1. In the Overview, click on Deploy > Directory information.
  2. Click on the vertical dots icon to the right of the language selector and Export for translation to download a .zip archive:
  3. The .zip archive contains .xlf files for each locale. Each file includes a <source> and <target> translation for each field in the description for this Action:

    <trans-unit id="tu3" resname="shortDescription">
    <source xml:lang="en">short description</source>
    <target xml:lang="it">short description</target>
    <note>The default short description for the Action (if there is not a translation available). This is limited to 80 characters.</note>
  4. Replace the <target> strings with translated strings for the file's locale:

    <trans-unit id="tu3" resname="shortDescription">
    <source xml:lang="en">short description</source>
    <target xml:lang="it">Breve descrizione</target>
    <note>The default short description for the Action (if there is not a translation available). This is limited to 80 characters.</note>
  5. Re-zip the folder containing all of the now-translated .xlf files.

  6. Navigate back to the Directory information page in the Actions console, click on the vertical dots icon near the top and Import translations to upload your archive.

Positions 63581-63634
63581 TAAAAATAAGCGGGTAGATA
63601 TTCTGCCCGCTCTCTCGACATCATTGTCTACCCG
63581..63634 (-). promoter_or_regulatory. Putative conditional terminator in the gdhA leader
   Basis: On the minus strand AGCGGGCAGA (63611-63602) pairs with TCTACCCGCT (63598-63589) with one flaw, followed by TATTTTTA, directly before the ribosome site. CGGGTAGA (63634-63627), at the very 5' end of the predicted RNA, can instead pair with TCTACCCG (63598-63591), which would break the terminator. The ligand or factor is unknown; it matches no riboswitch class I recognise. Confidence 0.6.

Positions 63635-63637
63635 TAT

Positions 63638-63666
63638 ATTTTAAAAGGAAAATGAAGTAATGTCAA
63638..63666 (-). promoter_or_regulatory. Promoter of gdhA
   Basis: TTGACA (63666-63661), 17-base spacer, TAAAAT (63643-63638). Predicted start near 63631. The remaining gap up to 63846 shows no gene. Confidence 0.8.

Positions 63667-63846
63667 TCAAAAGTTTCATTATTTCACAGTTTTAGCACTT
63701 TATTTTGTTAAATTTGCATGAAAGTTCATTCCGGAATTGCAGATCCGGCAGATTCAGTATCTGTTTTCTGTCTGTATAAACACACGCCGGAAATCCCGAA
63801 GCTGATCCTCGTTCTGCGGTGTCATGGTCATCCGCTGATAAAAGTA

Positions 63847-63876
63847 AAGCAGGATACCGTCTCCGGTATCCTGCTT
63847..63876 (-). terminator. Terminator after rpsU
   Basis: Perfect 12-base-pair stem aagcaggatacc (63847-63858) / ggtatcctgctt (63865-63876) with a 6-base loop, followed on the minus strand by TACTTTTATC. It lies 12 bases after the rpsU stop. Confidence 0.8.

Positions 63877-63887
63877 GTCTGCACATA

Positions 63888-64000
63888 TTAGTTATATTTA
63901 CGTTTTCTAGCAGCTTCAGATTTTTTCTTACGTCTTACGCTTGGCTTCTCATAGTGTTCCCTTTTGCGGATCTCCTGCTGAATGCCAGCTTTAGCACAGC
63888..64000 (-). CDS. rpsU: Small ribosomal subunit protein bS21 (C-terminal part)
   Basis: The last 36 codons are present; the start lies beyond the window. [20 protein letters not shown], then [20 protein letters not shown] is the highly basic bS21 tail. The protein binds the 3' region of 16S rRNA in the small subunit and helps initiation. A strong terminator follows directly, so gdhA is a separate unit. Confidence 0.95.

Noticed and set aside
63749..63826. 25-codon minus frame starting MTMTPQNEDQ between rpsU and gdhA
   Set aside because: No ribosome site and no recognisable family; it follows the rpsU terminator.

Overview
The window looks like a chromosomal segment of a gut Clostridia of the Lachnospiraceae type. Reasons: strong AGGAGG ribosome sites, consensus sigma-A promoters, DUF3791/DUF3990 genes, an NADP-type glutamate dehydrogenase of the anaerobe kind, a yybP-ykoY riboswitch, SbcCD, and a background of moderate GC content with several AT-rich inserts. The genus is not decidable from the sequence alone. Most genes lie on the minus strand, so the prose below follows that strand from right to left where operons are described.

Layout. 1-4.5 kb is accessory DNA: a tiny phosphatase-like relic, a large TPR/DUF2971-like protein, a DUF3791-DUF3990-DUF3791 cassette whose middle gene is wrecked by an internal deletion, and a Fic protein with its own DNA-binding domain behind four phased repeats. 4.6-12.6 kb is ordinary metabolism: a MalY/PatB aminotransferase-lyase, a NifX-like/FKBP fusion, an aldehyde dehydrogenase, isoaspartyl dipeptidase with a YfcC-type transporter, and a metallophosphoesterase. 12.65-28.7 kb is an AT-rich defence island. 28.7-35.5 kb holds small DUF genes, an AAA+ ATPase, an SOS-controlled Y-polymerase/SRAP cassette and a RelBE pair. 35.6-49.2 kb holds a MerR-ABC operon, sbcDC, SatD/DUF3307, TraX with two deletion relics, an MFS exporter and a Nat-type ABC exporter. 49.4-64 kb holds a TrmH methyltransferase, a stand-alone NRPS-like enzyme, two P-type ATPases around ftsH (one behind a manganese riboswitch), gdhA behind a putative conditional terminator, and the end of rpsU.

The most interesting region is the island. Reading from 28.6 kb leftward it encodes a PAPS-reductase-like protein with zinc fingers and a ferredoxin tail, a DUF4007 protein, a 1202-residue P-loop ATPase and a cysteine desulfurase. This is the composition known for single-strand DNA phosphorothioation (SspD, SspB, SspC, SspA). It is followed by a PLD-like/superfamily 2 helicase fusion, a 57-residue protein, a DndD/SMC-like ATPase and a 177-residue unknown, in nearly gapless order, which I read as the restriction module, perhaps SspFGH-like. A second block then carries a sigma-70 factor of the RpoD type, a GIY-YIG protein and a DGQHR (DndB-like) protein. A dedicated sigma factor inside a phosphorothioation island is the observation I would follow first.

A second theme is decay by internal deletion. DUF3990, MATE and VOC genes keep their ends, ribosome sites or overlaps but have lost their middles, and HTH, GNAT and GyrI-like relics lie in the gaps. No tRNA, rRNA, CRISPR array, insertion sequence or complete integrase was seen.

Location targeting

By default, your Action is available in all regions as long as the user's device locale is set to an "English" variant (for example, EN-US or EN-GB).

The Actions console lets you control region availability with the Location targeting setting, which specifies the regions your Action supports. A device's region is determined by its physical location and not by its locale. Regions are currently set at the country level.

You might want to use location targeting if you have an Action that only allows purchases in certain countries or if your Action relies on the user physically being in a specific country to use it. However, you should make your Action available to as many regions as possible. For instance, if you create an Action that teaches users about United States history, you should make the Action available to all regions to get the most usage and exposure.

To set location targeting:

  1. Go to the Overview section of your project in the Actions console.
  2. In the Deploy > Location targeting section, specify the regions that your Action supports. By default, all regions are supported.

Surface capabilities

Surface capabilities let you control whether or not users can invoke your Action, based on the surface they are using. If users try to invoke your Action on an unsupported surface, they receive an error message telling them their device is unsupported.

Your actions can appear on a variety of surfaces that the Assistant supports, such as phones (Android and iOS) and voice-activated speakers.

Account Linking